Commenting on the research, Daniel Lowenstein, MD, professor of neurology, University of California, San Francisco, said the findings aren’t at all surprising. “It’s yet another piece of evidence on what has now become a rather voluminous literature that documents the very significant disparities that exist in our health care system,” said Dr. Lowenstein. “There’s just a huge literature on ‘name your disease and you’ll see the disparities.’ ”
Disparities exist, for example, in diagnosing breast cancer and prostate cancer, in the treatment of stroke and in related outcomes, and there is a well-documented “big disparity” in the approach to pain control among patients presenting at the emergency department, said Dr. Lowenstein.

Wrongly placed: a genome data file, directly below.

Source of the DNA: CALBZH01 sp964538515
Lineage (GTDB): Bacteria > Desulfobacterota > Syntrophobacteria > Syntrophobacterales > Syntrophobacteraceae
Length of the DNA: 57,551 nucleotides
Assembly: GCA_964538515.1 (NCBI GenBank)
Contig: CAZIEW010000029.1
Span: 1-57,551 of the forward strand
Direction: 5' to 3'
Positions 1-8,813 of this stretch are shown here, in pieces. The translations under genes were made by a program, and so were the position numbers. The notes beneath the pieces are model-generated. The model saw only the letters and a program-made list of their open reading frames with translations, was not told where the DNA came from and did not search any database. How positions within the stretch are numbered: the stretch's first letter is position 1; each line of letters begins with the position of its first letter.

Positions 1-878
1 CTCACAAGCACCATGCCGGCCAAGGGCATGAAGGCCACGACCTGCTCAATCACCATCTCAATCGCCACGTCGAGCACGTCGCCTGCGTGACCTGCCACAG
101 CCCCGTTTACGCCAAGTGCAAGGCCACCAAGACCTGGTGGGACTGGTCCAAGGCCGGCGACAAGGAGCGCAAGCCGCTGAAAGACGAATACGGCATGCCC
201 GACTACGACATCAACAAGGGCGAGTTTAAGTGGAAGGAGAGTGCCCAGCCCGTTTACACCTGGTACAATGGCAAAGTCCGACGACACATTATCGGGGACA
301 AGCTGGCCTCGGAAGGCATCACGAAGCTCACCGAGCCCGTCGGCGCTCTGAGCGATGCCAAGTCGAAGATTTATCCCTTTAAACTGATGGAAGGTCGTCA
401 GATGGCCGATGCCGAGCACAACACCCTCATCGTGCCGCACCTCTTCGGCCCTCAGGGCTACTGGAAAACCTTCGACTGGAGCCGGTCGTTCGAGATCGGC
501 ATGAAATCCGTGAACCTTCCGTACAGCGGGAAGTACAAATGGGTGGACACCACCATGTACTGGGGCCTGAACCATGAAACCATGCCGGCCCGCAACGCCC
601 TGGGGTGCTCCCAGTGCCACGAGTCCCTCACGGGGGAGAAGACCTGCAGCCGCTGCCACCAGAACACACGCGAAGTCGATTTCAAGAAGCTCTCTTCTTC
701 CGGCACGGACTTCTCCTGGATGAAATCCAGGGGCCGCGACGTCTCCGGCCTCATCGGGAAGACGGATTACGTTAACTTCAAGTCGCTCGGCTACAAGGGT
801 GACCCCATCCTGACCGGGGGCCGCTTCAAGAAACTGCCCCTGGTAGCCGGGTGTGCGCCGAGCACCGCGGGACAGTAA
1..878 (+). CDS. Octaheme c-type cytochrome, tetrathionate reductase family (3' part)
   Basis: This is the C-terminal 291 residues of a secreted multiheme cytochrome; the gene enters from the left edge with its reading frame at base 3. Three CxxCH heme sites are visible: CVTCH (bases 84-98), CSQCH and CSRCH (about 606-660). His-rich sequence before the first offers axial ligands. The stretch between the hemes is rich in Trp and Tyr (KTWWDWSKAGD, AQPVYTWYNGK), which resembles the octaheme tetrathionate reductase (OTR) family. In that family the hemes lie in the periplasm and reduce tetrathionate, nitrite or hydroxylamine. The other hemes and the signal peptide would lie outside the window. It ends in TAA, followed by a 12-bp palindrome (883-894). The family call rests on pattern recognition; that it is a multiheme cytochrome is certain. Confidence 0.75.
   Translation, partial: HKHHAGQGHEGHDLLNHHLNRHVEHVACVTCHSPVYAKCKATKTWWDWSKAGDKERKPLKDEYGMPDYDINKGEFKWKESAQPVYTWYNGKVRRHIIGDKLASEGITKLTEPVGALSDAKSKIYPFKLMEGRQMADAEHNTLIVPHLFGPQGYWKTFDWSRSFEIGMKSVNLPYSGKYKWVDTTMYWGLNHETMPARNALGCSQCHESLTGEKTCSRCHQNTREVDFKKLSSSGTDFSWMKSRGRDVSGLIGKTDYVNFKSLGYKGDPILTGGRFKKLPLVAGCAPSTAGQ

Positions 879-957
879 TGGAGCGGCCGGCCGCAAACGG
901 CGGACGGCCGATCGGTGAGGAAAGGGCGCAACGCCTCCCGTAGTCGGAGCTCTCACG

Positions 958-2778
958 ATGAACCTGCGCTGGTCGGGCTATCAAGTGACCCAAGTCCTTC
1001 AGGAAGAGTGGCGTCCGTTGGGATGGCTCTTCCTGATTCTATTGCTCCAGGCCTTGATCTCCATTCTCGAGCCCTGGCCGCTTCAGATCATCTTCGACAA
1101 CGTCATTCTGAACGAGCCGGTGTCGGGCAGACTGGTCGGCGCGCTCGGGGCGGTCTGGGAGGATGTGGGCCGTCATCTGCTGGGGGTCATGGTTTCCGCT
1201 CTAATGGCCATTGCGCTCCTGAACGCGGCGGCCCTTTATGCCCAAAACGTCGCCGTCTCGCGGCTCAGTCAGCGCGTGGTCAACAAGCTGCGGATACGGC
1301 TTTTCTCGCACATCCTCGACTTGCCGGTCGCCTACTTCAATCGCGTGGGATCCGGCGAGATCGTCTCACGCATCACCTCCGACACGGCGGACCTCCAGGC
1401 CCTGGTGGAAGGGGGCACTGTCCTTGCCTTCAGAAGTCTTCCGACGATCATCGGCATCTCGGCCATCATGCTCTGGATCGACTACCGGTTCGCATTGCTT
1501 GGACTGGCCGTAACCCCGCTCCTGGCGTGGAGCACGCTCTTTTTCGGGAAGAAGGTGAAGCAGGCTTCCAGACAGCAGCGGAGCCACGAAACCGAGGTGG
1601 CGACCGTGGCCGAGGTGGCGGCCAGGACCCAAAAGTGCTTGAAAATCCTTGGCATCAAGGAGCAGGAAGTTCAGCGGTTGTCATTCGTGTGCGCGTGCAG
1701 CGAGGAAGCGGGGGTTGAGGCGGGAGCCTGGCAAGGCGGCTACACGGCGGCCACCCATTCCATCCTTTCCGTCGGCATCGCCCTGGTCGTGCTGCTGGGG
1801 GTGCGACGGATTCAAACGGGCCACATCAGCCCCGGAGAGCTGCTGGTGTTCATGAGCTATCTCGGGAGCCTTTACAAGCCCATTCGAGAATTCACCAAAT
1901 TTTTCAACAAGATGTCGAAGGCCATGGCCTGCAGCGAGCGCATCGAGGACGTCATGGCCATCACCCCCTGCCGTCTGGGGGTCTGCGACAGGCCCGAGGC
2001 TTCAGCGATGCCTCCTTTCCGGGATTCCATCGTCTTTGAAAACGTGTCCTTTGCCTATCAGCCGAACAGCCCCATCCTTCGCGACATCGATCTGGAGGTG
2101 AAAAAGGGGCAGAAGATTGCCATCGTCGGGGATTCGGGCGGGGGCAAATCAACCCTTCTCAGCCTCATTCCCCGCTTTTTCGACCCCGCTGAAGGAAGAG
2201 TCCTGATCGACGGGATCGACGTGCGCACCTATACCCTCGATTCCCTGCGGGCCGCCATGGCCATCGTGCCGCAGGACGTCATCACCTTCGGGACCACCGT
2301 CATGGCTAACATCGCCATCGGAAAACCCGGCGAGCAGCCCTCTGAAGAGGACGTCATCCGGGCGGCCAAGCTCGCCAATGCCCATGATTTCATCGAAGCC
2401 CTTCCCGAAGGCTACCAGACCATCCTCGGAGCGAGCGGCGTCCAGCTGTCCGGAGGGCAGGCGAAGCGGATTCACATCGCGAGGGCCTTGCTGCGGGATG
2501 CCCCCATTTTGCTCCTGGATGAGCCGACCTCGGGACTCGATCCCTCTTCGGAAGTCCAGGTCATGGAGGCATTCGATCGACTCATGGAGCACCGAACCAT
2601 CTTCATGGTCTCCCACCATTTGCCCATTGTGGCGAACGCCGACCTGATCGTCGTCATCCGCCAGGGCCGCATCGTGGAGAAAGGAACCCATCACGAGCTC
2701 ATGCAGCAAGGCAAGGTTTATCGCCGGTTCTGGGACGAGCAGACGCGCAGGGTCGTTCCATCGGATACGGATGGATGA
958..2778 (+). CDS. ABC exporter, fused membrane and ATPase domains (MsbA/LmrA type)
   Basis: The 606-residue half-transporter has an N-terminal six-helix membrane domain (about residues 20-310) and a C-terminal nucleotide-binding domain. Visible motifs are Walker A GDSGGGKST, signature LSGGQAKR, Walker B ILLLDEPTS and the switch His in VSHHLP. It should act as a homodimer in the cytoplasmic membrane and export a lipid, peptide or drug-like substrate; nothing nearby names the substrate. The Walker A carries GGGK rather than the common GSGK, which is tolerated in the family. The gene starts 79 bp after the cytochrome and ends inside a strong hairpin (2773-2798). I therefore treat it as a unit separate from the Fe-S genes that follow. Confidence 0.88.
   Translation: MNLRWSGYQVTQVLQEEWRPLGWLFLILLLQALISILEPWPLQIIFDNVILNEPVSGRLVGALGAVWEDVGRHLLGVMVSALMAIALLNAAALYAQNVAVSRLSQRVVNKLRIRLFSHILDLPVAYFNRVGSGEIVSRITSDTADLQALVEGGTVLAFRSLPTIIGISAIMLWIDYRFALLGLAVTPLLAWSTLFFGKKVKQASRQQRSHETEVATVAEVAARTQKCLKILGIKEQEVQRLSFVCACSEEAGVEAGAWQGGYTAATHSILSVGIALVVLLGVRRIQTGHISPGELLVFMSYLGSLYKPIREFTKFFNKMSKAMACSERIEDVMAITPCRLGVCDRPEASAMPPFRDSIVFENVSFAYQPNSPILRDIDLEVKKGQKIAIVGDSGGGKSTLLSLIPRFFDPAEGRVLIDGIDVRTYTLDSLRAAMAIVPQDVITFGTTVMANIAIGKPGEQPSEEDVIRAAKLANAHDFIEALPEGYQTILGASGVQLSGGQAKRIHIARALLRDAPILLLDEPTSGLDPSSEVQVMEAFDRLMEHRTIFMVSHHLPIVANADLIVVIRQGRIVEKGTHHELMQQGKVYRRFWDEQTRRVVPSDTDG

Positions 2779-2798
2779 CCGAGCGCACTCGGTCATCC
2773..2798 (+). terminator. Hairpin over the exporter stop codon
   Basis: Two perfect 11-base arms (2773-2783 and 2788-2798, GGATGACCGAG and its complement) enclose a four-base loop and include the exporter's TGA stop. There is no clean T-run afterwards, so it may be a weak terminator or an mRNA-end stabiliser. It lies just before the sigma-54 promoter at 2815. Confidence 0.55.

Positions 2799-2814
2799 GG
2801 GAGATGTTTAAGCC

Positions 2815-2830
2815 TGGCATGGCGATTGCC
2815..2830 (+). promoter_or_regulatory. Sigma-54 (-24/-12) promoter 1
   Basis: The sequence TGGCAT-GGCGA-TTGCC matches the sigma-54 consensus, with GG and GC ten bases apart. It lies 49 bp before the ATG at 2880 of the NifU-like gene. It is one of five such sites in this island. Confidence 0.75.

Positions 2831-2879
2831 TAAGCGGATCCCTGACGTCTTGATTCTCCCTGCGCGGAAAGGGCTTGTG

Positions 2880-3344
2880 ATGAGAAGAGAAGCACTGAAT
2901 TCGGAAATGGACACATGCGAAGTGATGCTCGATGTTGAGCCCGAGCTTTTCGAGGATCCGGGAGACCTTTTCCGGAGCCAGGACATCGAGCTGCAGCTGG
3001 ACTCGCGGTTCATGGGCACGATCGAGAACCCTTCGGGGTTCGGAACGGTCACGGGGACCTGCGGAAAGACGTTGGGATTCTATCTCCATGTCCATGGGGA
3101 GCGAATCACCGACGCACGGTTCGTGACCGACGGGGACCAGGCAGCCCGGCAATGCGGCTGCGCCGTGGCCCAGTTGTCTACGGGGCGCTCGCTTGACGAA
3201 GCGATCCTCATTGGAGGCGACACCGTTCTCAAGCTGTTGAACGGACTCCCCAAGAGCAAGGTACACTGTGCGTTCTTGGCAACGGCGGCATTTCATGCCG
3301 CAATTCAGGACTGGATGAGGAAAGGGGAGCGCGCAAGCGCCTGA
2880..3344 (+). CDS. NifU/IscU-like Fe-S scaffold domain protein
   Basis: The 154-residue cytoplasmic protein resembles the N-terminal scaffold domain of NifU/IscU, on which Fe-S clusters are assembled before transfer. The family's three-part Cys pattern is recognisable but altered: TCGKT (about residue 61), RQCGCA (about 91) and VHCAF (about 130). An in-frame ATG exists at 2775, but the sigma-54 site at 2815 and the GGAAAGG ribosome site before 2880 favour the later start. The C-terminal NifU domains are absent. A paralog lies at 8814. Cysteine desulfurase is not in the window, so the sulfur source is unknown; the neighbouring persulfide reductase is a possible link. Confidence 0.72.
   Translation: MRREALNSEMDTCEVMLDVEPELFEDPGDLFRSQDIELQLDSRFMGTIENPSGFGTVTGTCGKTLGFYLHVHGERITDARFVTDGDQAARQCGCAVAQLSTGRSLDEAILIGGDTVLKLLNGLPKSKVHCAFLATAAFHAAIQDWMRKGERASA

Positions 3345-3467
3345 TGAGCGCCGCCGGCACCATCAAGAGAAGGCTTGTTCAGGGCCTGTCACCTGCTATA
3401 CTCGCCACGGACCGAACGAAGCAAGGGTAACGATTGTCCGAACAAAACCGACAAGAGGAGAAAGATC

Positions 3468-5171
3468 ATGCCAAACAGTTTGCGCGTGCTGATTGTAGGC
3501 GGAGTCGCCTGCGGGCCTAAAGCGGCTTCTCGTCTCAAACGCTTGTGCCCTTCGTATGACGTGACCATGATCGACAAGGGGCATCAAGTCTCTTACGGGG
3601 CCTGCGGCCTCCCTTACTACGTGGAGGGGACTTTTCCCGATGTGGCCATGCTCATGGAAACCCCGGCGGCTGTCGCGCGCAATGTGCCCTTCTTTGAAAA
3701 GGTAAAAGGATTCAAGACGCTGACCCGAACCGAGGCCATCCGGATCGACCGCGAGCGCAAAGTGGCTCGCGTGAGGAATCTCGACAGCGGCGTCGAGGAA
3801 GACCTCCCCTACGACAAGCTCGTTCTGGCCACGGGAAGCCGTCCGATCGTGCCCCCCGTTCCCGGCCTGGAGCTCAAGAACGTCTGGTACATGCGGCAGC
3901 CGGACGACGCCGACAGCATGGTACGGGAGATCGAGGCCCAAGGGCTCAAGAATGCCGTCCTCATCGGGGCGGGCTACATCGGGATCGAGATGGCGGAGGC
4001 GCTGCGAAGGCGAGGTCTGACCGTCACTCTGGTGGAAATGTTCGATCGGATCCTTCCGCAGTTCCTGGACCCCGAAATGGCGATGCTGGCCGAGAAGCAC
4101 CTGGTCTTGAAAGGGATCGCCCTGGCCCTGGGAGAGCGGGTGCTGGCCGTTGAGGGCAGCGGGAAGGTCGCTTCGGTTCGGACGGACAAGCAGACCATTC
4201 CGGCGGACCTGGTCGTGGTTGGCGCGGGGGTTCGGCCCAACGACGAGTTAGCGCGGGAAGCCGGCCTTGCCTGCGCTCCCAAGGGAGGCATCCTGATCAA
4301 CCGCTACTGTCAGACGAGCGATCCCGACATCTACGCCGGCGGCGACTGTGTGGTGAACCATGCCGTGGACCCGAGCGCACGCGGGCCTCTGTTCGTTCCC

However, he doesn’t know how disparities in epilepsy and specifically in status epilepticus, compared with disparities regarding other diseases and disorders. He noted that in the case of epilepsy, the situation is likely exacerbated by the stigma associated with that disease.
Dr. Lowenstein agreed that clinicians should play a role in reversing disparities. “We as physicians have a responsibility to be a voice for change in our health care system.”
The study was supported by the Center of Excellence for health equity, training, and research at the Baylor College of Medicine. Dr. Tantillo Sepúlveda and Dr. Lowenstein report no relevant financial relationships.
A version of this article first appeared on Medscape.com.